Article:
There are daily debates about whether or not the U.S. is or is not in a recession. Honestly, I don't even know what recession means. If everyone I know is broke, and everything is expensive, does it matter what we call it?
Practically speaking, recession means jobs are harder to find, the stock market and home sales go down, and it’s tough for people to make enough to offset inflation.
You want to be able to stay employed in case the job market starts to suck. Henry recommends working overtime hours at your main gig if you can. If you can't, consider taking on extra work. Recessions aren’t a good time to gamble your stability.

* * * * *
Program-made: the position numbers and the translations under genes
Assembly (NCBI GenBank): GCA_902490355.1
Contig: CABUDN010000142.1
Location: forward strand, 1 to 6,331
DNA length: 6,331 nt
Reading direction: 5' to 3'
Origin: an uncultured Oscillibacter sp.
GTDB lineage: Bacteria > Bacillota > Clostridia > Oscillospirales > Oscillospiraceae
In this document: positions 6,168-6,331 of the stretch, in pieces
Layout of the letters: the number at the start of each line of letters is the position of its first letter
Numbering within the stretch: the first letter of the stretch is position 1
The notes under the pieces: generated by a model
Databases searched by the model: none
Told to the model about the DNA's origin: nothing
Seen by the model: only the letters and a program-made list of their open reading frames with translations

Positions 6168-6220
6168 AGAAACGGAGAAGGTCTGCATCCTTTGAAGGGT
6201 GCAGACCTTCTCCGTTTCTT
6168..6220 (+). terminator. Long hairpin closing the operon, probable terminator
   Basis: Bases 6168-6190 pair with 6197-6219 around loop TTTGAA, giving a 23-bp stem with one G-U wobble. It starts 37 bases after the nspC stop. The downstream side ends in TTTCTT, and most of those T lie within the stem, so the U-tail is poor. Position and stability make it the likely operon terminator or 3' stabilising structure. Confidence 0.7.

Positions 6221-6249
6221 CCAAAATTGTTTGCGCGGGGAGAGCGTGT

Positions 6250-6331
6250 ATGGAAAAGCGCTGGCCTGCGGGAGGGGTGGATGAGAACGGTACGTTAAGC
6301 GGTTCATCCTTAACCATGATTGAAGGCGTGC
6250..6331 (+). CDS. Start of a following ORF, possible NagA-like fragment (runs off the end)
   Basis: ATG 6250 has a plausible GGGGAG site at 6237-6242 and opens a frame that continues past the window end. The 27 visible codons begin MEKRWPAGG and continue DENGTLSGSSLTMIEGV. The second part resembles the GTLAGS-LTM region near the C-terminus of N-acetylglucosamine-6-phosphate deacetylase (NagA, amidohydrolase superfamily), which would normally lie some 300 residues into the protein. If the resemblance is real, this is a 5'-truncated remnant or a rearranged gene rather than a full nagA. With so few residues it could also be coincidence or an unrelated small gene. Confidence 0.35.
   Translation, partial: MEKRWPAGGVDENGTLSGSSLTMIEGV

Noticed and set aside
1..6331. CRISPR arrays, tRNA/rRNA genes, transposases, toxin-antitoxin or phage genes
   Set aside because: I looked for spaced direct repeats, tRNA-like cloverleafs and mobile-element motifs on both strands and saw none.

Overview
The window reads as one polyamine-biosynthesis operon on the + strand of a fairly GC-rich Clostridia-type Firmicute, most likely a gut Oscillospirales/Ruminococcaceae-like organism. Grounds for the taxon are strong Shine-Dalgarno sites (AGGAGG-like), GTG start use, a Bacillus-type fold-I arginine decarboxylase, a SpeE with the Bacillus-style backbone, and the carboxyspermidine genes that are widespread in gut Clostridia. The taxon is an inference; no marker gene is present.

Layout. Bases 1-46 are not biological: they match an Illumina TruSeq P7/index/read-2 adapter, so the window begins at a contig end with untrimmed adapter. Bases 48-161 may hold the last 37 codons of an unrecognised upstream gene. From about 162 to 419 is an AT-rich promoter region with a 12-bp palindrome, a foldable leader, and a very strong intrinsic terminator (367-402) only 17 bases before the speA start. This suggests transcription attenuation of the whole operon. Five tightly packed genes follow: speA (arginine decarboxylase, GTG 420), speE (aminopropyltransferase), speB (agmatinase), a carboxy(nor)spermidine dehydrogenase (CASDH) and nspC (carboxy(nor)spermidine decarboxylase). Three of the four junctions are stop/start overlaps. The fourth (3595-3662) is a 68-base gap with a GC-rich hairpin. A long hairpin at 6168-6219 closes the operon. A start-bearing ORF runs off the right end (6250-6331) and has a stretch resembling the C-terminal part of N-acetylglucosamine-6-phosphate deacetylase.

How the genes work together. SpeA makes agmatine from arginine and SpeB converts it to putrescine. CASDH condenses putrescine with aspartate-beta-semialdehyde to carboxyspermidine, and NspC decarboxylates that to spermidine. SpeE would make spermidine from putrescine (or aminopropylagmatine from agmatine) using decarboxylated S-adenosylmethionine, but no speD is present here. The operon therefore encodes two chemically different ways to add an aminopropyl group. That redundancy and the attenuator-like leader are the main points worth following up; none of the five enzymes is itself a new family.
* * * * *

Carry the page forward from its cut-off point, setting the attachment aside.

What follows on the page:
Think of it as being able to buy something this year for much less than you would have bought it last year. Once we start coming out of the recession, those things you are buying on sale are going to go up and you’ll see your money increase.
Mark Henry, a financial planner in North Carolina
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Rather than worrying about semantics and political narratives, [focus] on how to get through this very difficult economic environment. Depending on your current financial situation, you should either be limiting long-term damage or taking advantage of potential opportunities.
Brian Walsh, financial planner in Grand Rapids, MI